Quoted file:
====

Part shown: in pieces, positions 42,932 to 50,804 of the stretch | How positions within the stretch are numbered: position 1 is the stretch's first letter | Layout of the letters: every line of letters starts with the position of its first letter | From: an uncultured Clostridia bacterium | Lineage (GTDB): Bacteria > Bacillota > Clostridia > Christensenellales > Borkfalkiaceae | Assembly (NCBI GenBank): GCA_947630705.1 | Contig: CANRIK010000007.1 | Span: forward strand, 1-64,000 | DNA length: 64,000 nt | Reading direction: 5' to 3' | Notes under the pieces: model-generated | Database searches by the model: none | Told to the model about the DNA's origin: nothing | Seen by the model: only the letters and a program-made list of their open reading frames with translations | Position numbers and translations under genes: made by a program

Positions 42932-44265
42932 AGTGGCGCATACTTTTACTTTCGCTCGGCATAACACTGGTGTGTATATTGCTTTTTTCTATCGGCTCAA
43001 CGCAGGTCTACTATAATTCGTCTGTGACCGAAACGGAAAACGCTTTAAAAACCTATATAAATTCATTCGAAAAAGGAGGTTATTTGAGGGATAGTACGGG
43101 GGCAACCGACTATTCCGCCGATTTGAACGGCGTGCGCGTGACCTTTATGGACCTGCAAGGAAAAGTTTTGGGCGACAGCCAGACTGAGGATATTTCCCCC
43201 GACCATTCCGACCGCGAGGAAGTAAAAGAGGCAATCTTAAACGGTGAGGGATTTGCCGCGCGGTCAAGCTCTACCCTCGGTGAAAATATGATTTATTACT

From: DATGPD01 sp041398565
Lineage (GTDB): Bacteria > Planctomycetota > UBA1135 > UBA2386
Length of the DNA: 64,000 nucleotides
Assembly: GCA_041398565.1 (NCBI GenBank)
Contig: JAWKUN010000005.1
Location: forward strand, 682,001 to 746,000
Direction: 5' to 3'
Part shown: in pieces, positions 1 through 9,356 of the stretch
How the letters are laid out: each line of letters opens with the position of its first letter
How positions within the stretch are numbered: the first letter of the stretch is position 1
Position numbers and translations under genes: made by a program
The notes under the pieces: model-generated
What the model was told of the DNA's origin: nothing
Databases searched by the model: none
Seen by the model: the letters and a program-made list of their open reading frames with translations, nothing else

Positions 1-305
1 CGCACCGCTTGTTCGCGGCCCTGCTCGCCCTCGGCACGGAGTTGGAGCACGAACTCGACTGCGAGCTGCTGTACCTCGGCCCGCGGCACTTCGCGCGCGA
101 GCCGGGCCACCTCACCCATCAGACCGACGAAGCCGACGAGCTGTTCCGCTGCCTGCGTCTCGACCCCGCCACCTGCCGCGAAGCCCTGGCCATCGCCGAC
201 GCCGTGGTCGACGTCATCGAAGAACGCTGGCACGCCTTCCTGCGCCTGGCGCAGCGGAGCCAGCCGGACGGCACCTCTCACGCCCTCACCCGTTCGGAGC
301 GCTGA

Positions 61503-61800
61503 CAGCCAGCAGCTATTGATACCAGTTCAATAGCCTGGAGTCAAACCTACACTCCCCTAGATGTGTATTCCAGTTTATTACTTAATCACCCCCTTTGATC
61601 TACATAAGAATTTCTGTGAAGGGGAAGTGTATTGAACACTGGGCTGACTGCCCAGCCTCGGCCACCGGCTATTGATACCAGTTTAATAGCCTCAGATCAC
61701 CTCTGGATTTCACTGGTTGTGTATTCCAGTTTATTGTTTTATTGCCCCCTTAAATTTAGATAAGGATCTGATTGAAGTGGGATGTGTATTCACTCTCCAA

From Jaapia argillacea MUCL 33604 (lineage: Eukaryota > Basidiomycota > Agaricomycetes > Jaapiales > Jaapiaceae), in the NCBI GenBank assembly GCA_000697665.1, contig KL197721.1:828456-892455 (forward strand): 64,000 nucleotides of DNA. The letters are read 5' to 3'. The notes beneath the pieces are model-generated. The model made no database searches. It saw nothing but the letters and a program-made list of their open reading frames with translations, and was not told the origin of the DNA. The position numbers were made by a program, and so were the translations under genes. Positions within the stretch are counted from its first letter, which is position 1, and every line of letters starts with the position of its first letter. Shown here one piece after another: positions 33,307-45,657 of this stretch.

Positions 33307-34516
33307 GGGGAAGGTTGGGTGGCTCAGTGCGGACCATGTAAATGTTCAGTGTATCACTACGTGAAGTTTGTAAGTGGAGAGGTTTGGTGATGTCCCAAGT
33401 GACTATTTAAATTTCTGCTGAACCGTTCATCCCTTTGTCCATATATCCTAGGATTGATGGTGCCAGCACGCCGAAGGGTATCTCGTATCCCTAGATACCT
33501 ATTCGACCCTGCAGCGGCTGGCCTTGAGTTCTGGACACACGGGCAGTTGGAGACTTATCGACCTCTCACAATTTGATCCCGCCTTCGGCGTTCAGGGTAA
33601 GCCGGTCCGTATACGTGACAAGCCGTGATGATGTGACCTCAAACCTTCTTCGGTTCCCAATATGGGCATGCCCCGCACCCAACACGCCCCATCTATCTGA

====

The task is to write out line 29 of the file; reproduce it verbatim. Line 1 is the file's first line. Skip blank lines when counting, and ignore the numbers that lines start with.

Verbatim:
61601 TACATAAGAATTTCTGTGAAGGGGAAGTGTATTGAACACTGGGCTGACTGCCCAGCCTCGGCCACCGGCTATTGATACCAGTTTAATAGCCTCAGATCAC